You can’t “dash in” and buy anything in Brazil. I’ve tried. It can’t be done.

For the most part, that’s okay. I have learned to take my time, and not gallop through my shopping. This lack of “dashing” has also severely limited my urge to shop in Brazil, which isn’t a bad thing.

The thing is, when you buy something, at least two pairs of hands have to touch the item, besides yours. You go into a store, and you find the item you want to buy. Someone is typically “helping” you to shop, which means they stand by your side while you do so. When you have your item, they helpfully take it from you and carry it to the cashier. You then pay the cashier, who gives you a receipt, which you then take to another counter where the same helpful clerk (or, in many cases, a third clerk) has bagged the item for you. You then get your purchase, two or three hands removed. I am convinced that this is one of the practices that keeps unemployment numbers in Brazil so low.


At the butcher market, you order your meat (I’m still learning the different cuts and styles of preparation), and the butcher gets the meat, weighs it, and puts a sticker on a piece of paper for each item you order. Once you have finished ordering, he gives you the paper, which you then take to the cashier (who might be sitting behind the very counter with him) to pay. Having paid, you receive a receipt, which you take back to the butcher, who then hands you your meat.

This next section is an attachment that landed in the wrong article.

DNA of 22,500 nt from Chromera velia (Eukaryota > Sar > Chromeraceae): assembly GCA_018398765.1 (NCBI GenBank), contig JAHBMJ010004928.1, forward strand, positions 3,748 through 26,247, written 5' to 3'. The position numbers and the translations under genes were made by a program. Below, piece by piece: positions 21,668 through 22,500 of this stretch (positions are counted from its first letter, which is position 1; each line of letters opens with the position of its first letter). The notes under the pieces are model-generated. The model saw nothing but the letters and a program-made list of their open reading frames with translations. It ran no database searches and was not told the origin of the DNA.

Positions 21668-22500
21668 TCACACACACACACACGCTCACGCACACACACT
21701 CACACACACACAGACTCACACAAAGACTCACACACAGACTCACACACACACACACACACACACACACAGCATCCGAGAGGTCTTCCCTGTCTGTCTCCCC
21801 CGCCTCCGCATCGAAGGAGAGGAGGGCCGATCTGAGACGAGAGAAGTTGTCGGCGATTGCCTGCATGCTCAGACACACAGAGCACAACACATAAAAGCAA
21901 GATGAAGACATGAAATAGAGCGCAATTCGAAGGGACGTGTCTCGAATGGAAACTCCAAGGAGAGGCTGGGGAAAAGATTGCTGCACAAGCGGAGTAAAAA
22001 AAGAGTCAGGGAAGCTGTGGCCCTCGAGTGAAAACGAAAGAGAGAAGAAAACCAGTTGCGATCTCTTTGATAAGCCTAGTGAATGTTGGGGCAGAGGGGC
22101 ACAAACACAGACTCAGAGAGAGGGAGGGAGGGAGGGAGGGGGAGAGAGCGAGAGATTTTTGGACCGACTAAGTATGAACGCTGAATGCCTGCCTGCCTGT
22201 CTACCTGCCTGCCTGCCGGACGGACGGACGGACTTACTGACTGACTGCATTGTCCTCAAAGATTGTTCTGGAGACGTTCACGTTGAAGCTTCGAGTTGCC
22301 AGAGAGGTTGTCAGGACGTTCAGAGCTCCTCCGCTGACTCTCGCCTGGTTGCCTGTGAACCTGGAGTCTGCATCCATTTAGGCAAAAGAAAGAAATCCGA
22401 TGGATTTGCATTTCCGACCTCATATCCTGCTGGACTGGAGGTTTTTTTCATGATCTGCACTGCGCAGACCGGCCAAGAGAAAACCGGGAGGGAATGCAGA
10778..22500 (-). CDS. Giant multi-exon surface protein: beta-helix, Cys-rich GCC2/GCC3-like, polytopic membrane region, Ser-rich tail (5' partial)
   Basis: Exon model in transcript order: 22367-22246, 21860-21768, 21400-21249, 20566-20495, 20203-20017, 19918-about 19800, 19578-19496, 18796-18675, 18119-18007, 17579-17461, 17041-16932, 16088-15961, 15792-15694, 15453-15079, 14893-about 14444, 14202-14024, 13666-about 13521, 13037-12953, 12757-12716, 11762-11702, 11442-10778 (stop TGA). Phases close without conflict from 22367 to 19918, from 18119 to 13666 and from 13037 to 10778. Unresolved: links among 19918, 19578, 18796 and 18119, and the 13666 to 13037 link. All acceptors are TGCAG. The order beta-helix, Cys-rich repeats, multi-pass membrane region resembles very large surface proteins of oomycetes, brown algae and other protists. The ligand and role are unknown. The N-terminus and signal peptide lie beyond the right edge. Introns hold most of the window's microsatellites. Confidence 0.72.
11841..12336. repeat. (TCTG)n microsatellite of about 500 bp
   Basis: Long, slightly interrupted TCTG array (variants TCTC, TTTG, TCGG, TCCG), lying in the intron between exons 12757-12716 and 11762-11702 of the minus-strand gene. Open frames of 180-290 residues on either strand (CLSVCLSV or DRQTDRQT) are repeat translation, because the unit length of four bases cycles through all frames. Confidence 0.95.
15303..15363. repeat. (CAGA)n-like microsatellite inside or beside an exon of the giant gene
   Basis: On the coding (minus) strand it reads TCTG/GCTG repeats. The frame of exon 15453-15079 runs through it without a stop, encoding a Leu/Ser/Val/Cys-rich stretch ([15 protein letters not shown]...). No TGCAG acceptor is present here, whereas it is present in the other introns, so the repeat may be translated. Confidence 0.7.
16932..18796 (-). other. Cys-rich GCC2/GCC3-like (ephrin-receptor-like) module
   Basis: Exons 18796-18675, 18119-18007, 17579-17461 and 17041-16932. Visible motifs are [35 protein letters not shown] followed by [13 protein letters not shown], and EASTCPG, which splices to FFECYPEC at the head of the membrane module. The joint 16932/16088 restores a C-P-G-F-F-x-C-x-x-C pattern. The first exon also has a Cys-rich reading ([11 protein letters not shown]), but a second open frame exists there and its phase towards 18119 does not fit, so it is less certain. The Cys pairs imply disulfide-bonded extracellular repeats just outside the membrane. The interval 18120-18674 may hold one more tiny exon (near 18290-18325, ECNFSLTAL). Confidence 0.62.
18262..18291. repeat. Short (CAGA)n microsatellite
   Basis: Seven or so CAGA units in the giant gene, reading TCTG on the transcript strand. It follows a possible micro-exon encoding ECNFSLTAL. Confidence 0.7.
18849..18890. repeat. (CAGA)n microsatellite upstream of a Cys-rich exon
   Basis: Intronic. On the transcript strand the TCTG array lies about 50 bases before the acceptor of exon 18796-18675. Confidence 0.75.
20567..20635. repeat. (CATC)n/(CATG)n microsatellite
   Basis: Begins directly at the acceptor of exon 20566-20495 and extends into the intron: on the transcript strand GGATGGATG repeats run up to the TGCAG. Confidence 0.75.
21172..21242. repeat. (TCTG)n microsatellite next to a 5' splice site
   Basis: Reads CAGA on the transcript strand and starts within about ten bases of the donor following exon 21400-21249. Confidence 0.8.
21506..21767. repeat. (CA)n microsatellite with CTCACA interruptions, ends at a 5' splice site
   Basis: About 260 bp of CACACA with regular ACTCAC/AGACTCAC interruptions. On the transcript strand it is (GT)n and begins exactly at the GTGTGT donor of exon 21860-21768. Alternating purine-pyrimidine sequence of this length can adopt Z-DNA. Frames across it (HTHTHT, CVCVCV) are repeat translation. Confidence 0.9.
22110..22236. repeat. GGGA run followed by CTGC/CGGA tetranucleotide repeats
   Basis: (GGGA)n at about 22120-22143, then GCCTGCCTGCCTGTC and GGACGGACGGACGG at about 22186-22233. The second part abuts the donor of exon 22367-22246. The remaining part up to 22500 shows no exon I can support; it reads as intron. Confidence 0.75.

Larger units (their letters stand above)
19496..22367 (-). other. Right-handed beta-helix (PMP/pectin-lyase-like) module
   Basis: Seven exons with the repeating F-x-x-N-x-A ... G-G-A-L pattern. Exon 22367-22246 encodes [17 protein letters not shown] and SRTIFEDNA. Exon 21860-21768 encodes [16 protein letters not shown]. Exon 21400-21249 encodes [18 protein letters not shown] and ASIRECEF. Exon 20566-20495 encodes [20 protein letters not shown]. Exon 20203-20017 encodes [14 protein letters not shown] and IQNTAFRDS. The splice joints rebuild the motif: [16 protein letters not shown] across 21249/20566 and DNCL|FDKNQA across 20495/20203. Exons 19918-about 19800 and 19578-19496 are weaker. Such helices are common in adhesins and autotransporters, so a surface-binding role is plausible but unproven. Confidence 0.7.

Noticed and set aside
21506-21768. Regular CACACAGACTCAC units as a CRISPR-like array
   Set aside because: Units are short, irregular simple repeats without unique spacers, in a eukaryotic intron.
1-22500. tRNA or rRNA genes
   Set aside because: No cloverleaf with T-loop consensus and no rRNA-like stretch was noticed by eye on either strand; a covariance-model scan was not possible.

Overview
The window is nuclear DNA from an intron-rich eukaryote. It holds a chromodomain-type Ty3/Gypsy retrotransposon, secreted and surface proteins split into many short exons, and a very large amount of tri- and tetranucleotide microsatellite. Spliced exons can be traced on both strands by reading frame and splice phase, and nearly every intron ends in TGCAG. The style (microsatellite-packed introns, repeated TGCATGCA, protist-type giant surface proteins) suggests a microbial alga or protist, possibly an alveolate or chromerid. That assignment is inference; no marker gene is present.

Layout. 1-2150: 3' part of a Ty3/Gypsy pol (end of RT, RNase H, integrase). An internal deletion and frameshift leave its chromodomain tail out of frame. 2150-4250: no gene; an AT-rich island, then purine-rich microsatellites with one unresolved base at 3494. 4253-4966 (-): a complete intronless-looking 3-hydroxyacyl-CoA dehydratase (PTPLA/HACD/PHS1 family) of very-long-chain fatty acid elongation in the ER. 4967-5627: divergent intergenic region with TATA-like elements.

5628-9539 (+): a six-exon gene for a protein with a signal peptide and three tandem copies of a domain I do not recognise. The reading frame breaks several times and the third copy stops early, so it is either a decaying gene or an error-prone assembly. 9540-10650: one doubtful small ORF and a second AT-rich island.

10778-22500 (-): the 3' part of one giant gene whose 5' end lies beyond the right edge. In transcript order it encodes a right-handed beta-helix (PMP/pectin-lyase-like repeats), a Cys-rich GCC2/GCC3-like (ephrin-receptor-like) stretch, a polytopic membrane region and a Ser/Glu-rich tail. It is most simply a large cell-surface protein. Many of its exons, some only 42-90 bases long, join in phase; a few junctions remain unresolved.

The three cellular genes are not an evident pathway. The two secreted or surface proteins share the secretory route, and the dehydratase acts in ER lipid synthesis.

At the grocery story, even the fast lines are molasses streams, as the checkout clerks move with agonizing lack of speed, their Tyrannosaurus Rex hands hardly reaching your items, to scan them ever so carefully and accurately and slowly. And the people ahead of you in line WAIT until everything has been rung up before they BEGIN to bag the items! I want to scream sometimes. It takes me ten minutes to find what I need, and thirty minutes to check out.


If you go into a clothing store, a guaranteed three people will handle your purchase before it is delivered into your hands. Same goes in the bakery, where you order what you want, it is bagged by one person and weighed by another, and then you take the items to pay for them. If you pay with money, you have to wait while the change is counted out, often with elementary school deliberation. If you pay by credit card, you are asked “Credito” or “Debito”? No matter which you answer, they always seems to misunderstand and must ask you again. It all takes time.

For the most part, I am content to shop this way. I’ve gotten used to it, and have begun to appreciate the slower pace of life that this forces on me. But what’s going to happen when the tourists arrive for the soccer games? All I can suggest is, I hope they take their time, embracing the experience. Fussing will get them nowhere, so I hope they simply enjoy the ride.